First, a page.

Wednesday, March 24, 2010

What is Your Joy?

I had a totally different blogpost planned for today.  Last night, before I closed up "shop" (the computer) for the night, I noticed a direct tweet from Mark, a fellow twitter/artist/friend living in Canada, (check out his blog/bio/links).  We were throwing comments back and forth during the evening, along with other twitter people.  The last tweet I saw from Mark was asking to see what I look like in person since my avatar is an Andy Warhol type of abstract, multi-color photo of me and a painting in the background. 

Now, the thing is this: Do people on social networking sites want to be anonymous or right out there in detailed real life?  I've got nothing to hide, but still, who are the people out there?  As an artist, I do want to have a network of like-minded artists sharing a virtual art world on the net.  With all the identity theft of late, it could be a scary world out in cyberspace.

Actually I believe artists are pretty benign bunch.  Okay, we have a different sensibility about things.  So I don't find it odd that Mark, and I'm sure other cyber-friends want to see who we're communicating with.  Hey, some people don't add their real name! And it's a human nature thing, too.  We want to connect with other human beings on a more personal level.  This computer stuff is not the same as eye to eye contact.  

Well, I offered a recent photo of my real self taken last fall when I visited the Nassau County Museum of Art for the Norman Rockwell exhibition.  I didn't add the photo to my blogpost, but it was a less unflattering photo than some others I had, you know, you want to look semi-decent, not like a hag.  I was so happy on that Artist's Date, my first.  The weather was beautiful, I had a great time by myself and the art, I found hiking trails on the grounds of the old estate and took a quiet walk.  A wonderful day and I felt happy and light. 

This morning I saw Mark's tweet: "You have the gaze of a joyfully expectant seeker.... what are you looking for? What is your joy?"

So the big question is:  What is your joy?

I was stunned by such a thought provoking question at the start of my morning.  My twitter answer: "Well, I seek to find the who I was when..free, serene, w/turps as my perfume.." 

As a kid I considered myself an artist.  Of course, as a young person you have no responsibilities except to schoolwork, family, my art.  Once we grow up, marry, have a family, there are some things the person who stays home gives up.  As I've said before, I tried to stay in the creative world by doing creative things on the sneak, so to speak.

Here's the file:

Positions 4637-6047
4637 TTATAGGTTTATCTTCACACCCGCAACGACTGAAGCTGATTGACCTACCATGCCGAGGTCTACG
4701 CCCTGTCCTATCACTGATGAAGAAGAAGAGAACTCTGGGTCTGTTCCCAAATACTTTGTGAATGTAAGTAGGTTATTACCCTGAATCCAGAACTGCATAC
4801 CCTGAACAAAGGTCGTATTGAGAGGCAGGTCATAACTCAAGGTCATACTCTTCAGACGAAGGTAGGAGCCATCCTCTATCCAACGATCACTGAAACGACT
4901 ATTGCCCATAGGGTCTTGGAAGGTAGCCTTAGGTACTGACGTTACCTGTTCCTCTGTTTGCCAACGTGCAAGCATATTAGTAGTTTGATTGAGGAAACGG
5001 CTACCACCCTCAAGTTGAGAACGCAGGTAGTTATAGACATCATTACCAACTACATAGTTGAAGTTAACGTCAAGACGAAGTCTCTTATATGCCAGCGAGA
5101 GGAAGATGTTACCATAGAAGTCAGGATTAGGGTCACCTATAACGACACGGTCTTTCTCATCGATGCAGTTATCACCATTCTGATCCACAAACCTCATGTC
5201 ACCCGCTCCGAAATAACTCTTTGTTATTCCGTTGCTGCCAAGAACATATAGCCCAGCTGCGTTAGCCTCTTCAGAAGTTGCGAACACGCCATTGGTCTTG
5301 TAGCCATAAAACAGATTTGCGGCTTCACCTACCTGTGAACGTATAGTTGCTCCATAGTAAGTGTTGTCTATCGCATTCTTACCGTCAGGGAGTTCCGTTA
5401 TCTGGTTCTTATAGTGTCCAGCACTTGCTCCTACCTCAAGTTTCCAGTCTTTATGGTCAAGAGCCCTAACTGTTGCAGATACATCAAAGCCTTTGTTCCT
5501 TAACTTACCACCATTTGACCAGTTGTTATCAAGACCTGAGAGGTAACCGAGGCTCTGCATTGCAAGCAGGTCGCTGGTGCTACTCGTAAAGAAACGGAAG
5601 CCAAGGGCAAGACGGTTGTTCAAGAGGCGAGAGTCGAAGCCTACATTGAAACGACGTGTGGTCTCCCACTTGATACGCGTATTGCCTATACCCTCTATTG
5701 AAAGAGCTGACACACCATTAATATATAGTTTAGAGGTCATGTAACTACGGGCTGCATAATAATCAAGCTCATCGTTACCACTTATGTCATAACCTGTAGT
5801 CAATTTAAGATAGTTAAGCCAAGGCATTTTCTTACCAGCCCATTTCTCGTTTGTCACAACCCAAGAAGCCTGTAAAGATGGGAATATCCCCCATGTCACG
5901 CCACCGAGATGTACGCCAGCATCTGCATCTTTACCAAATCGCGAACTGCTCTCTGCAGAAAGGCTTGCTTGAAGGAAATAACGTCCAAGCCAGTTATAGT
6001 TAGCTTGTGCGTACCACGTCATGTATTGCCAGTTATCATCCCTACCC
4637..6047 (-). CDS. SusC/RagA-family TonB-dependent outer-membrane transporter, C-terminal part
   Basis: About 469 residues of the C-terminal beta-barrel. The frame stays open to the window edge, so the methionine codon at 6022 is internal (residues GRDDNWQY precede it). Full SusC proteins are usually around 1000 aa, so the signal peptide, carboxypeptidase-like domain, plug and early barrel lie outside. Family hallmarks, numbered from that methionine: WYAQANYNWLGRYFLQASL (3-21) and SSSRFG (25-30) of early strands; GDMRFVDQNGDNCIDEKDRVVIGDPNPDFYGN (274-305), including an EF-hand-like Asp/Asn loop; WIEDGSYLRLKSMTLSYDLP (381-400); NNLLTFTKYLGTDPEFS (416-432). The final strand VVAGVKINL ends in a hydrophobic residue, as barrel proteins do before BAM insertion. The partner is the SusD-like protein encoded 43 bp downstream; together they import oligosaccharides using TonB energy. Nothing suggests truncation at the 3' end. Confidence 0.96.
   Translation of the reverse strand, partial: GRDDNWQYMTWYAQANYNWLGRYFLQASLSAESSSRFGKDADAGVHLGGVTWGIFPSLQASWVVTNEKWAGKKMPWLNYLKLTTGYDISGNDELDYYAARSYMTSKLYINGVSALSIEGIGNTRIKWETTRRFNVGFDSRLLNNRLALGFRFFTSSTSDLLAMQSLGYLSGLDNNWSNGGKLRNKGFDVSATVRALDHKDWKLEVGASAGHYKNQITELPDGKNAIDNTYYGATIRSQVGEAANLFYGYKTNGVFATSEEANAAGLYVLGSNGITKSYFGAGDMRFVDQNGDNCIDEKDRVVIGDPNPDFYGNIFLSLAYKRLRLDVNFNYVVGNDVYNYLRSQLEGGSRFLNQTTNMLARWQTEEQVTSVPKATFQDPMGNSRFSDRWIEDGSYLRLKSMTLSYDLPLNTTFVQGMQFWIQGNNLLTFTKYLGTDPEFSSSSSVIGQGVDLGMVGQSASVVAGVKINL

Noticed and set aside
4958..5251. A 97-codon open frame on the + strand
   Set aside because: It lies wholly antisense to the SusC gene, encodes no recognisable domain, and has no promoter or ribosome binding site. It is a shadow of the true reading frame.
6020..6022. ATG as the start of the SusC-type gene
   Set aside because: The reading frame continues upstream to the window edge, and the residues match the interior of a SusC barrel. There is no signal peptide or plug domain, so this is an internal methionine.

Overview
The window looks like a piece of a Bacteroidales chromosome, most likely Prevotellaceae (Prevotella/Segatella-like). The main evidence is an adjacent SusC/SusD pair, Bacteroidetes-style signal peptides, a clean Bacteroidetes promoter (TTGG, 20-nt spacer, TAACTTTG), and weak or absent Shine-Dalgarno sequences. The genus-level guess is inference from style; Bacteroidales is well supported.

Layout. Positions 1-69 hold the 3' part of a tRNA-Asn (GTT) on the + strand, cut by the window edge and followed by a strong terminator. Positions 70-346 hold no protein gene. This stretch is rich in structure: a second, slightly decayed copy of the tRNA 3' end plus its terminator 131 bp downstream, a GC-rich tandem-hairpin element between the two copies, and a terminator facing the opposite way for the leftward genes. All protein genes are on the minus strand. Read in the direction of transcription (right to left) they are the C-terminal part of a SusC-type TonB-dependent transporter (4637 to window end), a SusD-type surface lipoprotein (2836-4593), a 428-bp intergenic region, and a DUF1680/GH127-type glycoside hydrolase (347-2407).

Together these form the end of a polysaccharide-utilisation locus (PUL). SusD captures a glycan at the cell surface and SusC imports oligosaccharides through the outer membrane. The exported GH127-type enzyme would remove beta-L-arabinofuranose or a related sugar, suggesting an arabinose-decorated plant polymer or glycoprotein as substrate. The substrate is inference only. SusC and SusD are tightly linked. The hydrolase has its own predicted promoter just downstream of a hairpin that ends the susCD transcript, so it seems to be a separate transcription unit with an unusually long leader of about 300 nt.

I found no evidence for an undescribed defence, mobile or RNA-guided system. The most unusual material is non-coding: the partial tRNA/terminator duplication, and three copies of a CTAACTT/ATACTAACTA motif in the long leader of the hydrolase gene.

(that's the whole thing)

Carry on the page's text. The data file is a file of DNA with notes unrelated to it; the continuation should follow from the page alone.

Snatching little bits of time to draw, pastel, knit, anything art/color related before kids come home from school, time to prepare dinner, in between loads of laundry.  I remembered my favorite college fine art professor who told me that women artists don't make it because they end up focusing on the family instead of their art. 


Well, the day I took the photograph of myself in the woods was the day I felt I was re-introduced to "myself" of a long time ago.  With less to do since my sons are now adults I'm able to take my inner-artist out to explore, to spend time re-discovering my artist voice and create, play, and just be me. 

Thanks, Mark.

2 comments:

  1. I have a glass avatar on my FB profile since I consider the art I create more interesting than a pic of me- that doesn't really represent the inner me- get it? As an arist I am visual & love looking at interesting things. You never know where the next inspiration is coming from. & there is always the ID theft problem too.

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  2. My avatar now is a picture of my artwork but it did use to be a photo of my face tripled which I thought showed an aspect of my personality. I hope that my work speaks for me and I suppose I hide behind it sometimes. It is too bad that we have to be careful of being used by unscrupulous people but that is the risk of the internet. I really like the wonder in the photo of you--that is the artist's gaze! always searching for the next inspiration...I really value this internet connection with other artists and how you share your work with us! I'm glad that you are playing and finding your voice again.

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